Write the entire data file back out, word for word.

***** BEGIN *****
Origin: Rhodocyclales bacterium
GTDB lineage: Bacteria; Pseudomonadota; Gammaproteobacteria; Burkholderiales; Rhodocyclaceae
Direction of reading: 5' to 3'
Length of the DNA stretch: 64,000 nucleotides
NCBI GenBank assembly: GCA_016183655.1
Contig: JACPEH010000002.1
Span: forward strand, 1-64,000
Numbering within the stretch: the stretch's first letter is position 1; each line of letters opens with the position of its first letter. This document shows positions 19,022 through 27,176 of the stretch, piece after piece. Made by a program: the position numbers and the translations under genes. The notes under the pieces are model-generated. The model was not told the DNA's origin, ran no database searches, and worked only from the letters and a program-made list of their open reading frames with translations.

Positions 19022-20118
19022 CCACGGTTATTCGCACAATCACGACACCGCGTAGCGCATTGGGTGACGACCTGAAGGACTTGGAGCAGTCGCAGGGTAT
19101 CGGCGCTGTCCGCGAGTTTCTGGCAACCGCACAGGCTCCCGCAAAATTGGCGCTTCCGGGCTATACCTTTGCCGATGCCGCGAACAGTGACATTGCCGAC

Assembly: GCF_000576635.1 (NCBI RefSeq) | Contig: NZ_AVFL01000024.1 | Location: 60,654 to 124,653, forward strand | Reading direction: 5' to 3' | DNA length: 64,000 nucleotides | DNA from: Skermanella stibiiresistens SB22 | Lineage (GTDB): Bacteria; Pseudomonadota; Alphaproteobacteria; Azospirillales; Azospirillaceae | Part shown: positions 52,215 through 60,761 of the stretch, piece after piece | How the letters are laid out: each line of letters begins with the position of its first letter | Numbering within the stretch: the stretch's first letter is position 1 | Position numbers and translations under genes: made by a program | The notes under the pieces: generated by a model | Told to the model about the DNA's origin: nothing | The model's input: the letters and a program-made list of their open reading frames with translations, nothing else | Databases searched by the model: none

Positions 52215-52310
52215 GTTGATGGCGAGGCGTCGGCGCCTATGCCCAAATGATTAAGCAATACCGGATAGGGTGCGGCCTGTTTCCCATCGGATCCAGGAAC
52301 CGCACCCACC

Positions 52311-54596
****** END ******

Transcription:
Origin: Rhodocyclales bacterium
GTDB lineage: Bacteria; Pseudomonadota; Gammaproteobacteria; Burkholderiales; Rhodocyclaceae
Direction of reading: 5' to 3'
Length of the DNA stretch: 64,000 nucleotides
NCBI GenBank assembly: GCA_016183655.1
Contig: JACPEH010000002.1
Span: forward strand, 1-64,000
Numbering within the stretch: the stretch's first letter is position 1; each line of letters opens with the position of its first letter. This document shows positions 19,022 through 27,176 of the stretch, piece after piece. Made by a program: the position numbers and the translations under genes. The notes under the pieces are model-generated. The model was not told the DNA's origin, ran no database searches, and worked only from the letters and a program-made list of their open reading frames with translations.

Positions 19022-20118
19022 CCACGGTTATTCGCACAATCACGACACCGCGTAGCGCATTGGGTGACGACCTGAAGGACTTGGAGCAGTCGCAGGGTAT
19101 CGGCGCTGTCCGCGAGTTTCTGGCAACCGCACAGGCTCCCGCAAAATTGGCGCTTCCGGGCTATACCTTTGCCGATGCCGCGAACAGTGACATTGCCGAC

Assembly: GCF_000576635.1 (NCBI RefSeq) | Contig: NZ_AVFL01000024.1 | Location: 60,654 to 124,653, forward strand | Reading direction: 5' to 3' | DNA length: 64,000 nucleotides | DNA from: Skermanella stibiiresistens SB22 | Lineage (GTDB): Bacteria; Pseudomonadota; Alphaproteobacteria; Azospirillales; Azospirillaceae | Part shown: positions 52,215 through 60,761 of the stretch, piece after piece | How the letters are laid out: each line of letters begins with the position of its first letter | Numbering within the stretch: the stretch's first letter is position 1 | Position numbers and translations under genes: made by a program | The notes under the pieces: generated by a model | Told to the model about the DNA's origin: nothing | The model's input: the letters and a program-made list of their open reading frames with translations, nothing else | Databases searched by the model: none

Positions 52215-52310
52215 GTTGATGGCGAGGCGTCGGCGCCTATGCCCAAATGATTAAGCAATACCGGATAGGGTGCGGCCTGTTTCCCATCGGATCCAGGAAC
52301 CGCACCCACC

Positions 52311-54596